Saturday, 15 May 2010

WILDNESS - Henry David Thoreau.



We need the tonic of widlness, to wade sometimes in marshes where
the bittern and the meadow-hen lurk, and hear the booming of the snipe;
to smell the whispering sedge where only some wilder and more
solitary fowl builds her nest, and the mink crawls with its belly close
to the ground. At the same time that we are earnest to explore
and learn all things, we require that all things be mysterious and
unwexplorable, that land and sea be infinetly wild, unsurveyed
and unfathomed by us because unfathomable. We can never have enough
of nature. We must be refreshed by the sight of inexhaustible vigor,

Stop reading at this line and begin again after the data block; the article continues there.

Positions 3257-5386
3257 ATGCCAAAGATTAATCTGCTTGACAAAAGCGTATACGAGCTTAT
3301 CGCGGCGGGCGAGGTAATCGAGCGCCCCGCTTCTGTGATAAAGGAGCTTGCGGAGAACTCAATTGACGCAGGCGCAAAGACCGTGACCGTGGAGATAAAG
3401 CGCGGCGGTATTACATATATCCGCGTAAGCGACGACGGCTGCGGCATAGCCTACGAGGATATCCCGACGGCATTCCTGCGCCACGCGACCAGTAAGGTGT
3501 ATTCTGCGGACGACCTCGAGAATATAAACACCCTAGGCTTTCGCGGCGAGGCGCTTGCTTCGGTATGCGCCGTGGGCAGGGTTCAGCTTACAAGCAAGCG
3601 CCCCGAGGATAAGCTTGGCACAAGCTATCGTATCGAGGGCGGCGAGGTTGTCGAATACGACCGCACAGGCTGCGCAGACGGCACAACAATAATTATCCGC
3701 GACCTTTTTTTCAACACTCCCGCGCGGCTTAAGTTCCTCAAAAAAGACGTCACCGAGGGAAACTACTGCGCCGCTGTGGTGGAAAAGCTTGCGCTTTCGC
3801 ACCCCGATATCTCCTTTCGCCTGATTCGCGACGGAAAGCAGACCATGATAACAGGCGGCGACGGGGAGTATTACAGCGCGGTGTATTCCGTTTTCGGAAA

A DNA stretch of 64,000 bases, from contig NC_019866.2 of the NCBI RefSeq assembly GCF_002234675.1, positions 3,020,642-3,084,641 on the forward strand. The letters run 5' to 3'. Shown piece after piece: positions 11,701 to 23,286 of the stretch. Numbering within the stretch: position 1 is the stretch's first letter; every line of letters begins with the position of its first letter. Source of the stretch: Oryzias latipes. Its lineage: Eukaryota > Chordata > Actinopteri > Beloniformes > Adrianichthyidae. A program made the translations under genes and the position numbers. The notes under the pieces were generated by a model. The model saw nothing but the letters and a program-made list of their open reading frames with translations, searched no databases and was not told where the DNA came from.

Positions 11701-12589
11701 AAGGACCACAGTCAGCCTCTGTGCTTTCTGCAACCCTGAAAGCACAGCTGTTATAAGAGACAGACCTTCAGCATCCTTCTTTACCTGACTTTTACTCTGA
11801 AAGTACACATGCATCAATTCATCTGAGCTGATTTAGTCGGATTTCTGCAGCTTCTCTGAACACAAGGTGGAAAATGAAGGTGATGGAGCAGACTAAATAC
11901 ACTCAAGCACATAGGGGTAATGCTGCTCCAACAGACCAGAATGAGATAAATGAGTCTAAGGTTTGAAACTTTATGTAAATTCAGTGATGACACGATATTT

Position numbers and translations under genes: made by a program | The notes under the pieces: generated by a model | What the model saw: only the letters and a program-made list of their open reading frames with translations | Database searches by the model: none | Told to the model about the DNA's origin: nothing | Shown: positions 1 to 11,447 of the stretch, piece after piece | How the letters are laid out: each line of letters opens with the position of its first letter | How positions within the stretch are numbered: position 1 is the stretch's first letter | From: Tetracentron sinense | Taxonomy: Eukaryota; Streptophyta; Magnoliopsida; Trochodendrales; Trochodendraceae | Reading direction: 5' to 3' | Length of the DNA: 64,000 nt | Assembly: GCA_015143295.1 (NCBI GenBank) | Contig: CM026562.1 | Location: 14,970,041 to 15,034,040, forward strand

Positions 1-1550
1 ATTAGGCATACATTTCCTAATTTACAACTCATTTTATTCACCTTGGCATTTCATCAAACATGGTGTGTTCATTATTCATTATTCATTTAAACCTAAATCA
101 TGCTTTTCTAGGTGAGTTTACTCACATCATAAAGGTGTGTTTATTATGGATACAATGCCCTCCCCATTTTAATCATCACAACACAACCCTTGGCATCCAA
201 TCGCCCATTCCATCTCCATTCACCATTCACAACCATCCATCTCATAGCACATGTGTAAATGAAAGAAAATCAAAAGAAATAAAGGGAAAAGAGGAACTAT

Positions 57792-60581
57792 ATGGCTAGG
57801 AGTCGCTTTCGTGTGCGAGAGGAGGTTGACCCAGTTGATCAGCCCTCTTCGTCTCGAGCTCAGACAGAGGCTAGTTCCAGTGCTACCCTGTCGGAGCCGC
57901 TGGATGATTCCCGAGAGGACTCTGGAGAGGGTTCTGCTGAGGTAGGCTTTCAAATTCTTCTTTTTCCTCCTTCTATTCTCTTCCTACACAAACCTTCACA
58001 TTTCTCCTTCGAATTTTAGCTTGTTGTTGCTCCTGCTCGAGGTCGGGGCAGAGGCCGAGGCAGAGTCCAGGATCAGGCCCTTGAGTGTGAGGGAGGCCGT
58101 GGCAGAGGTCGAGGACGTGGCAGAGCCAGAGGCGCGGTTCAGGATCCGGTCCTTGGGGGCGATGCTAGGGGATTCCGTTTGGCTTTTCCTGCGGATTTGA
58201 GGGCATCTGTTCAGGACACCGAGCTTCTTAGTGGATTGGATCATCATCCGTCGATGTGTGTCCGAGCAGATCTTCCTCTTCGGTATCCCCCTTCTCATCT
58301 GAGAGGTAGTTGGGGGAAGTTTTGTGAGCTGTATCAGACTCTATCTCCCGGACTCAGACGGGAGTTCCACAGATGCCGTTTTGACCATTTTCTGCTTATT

vast and titanic features, the sea-coast with its wrecks, the
wilderness with its living and its decaying trees, the thunder cloud,
and the rain which lasts three weeks and produces freshets.
We need to witness our own limits transgressed, and some life
pasturing freely where we never wander.

FROM - Walden, 1894.

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